Radiographic Testing in NDT – Radiographic Generator Sets for Non-Destructive Testing

Radiographic testing is a form of non-destructive testing (NDT). Its application and methodology in materials testing is very similar to radiography used in medicine where it is used to identify such things as broken bones.

The technique relies on the differences in transmission and absorption characteristic of various features. In materials testing, it is used to reveal defects including cracks, flaws, pores, voids, wall thickness variations and even discontinuities in electric circuits.

It requires a radiographic generator, often referred to as a tube head, which produces x-rays. To produce meaningful results, the radiographic generator must be powerful enough to produce x-rays that will pass through the specimen.

Aluminium castings imaged using X-RIS digital radiography systems
Aluminium castings imaged using X-RIS digital radiography systems

The x-rays themselves are produced by an x-ray tube. They do this by using electrons from a (negatively charged) cathode filament and accelerating them using high voltage towards a (positively charged) anode. When the electron beam strikes the anode, electrons in the inner shells are excited. As the electrons fall back to their equilibrium state, x-rays are emitted. These x-rays are then directed towards the specimen. The x-rays that pass through the specimen can then be detected using x-ray film, linear detector or digital flat panel. AXT supplies radiographic generator sets from Rigaku and Yxlon.

Pulsed Power vs Constant Potential

Radiographic generators fall into two categories based on the type of output they generate. They can be either:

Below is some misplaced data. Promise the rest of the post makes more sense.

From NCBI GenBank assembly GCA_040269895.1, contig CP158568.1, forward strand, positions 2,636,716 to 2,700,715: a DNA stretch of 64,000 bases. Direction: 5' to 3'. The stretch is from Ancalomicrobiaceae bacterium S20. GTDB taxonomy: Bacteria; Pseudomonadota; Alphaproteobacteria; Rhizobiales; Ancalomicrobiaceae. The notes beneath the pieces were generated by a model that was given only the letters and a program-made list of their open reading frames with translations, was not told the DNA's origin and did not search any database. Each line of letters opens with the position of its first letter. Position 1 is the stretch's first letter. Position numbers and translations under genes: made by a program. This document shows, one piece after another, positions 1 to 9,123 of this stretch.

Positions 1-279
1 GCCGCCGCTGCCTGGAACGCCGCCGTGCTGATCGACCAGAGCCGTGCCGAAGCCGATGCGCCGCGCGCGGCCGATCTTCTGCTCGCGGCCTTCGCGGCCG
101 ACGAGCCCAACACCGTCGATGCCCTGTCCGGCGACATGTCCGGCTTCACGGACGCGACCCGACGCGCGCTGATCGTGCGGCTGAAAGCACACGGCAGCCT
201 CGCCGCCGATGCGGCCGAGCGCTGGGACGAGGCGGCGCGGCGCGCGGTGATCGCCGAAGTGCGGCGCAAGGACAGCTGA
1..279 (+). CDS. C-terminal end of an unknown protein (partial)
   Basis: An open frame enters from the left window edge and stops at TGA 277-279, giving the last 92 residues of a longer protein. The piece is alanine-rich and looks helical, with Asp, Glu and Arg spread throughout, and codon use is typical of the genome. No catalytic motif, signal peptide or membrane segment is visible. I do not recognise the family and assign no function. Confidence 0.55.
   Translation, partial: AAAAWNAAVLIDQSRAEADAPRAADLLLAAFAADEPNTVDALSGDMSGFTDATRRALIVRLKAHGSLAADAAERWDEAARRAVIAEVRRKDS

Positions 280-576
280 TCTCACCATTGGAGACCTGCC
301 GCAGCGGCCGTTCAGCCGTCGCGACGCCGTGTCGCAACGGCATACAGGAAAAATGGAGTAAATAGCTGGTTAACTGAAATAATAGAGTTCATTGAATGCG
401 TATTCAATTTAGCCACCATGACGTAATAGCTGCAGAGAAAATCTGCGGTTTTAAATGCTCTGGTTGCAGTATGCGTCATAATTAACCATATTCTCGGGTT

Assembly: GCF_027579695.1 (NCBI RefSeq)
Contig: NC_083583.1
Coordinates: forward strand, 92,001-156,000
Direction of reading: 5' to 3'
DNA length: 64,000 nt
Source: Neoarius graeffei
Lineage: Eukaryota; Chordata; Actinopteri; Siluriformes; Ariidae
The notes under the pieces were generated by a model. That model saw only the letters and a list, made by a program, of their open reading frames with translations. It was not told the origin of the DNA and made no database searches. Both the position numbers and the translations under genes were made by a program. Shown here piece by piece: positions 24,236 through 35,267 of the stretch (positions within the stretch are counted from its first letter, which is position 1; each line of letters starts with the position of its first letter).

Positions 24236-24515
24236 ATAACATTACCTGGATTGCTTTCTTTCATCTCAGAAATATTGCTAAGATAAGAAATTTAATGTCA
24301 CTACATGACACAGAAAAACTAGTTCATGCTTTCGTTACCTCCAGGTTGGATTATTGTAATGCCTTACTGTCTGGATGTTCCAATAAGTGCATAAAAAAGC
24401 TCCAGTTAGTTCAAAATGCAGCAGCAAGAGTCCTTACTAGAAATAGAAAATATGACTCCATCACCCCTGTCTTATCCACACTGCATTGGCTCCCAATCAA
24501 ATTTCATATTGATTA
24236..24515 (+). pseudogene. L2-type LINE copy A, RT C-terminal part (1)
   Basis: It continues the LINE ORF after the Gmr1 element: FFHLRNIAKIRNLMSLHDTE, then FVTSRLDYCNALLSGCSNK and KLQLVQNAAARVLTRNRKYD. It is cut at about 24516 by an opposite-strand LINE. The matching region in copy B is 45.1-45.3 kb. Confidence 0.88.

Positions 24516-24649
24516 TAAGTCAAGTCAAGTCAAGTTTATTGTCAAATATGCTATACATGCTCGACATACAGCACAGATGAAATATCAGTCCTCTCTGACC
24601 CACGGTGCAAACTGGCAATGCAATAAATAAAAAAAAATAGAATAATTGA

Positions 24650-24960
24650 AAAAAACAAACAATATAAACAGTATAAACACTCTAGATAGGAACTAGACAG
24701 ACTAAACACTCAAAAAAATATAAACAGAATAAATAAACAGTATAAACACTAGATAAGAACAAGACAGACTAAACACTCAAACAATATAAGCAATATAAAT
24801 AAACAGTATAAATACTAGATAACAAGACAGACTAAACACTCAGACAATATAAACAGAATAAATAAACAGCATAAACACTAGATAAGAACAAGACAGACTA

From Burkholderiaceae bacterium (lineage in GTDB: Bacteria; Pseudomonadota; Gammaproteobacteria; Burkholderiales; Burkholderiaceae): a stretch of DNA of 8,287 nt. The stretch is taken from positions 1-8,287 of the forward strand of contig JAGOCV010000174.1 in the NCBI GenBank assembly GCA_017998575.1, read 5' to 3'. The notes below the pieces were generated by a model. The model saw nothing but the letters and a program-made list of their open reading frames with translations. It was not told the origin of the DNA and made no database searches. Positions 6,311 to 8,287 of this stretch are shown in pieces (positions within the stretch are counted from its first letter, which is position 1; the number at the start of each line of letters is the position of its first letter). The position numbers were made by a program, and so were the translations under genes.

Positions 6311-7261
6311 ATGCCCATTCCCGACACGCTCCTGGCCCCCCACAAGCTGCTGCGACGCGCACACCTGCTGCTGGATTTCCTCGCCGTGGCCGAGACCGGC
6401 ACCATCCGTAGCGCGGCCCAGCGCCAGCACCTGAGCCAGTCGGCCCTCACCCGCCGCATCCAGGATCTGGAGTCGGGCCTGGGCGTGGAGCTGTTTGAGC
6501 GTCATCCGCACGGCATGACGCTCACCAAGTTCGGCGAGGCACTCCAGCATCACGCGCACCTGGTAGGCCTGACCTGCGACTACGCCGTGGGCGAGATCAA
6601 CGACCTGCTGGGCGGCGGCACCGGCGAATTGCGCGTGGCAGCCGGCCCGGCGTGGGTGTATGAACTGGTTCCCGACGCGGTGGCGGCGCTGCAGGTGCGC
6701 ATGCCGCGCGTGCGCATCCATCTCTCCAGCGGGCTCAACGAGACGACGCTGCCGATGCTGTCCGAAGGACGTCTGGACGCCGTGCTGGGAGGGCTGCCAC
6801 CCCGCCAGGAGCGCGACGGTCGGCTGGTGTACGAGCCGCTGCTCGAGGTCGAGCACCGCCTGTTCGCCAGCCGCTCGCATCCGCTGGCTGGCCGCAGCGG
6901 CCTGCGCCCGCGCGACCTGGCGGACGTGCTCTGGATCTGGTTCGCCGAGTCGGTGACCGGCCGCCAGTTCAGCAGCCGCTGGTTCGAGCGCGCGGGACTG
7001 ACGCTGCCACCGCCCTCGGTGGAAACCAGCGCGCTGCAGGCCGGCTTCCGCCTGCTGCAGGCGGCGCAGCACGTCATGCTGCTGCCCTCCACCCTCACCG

1. Pulsed Power – X-rays are produced in an intermittent fashion. Rigaku produce a range of pulsed power x-ray sources.
  2. Constant Potential (CP) – These systems produce a constant beam of x-rays. Yxlon and Rigaku produce CP x-ray sources.

Despite the different ways the x-rays are delivered, both types of radiographic generators produce the same results, as x-ray film and digital detectors work on total (or cumulative) intensity received. Cp systems will however, reduce overall exposure times, meaning you can image more samples in a shift.

Directional vs Panoramic

Radiographic generators emit x-rays in one of two modes:

  1. Directional – X-rays are produced in a cone-shaped configuration. This mode is suited to examination of specific features and smaller components e.g. weld testing and crack detection in aircraft components. Both Rigaku and Yxlon manufacture directional radiographic generators.
  2. Panoramic – The radiographic generator radiates x-ray in a disk-like configuration. This mode is suited to pipeline inspection. Only Yxlon produce panoramic radiographic generators. These can be integrated with crawlers to examine long lengths of pipeline.

Portable vs Mobile

AXT can supply portable radiographic generators from Rigaku and Yxlon. These are great when there is sufficient space to manoeuvre the systems into place. Where space is an issue, Yxlon have mobile solutions with the generators being mounted on a trolley. These are ideal for applications such as nuclear power and petrochemical plants.

Rigaku radioflex tube head for hire
A portable radiographic system or tube head.
mobile radiographic testing system for NDT
A mobile radiographic testing system

Fine Focus

Fine focus systems offer higher resolution imaging capabilities. For more information about how these systems work click here.

Comparison of focal spot size on image sharpness.

Radiographic Generator Sets for Hire

AXT now have a fleet of constant potential x-ray generators available for hire from Rigaku and Yxlon. For more details, click here.

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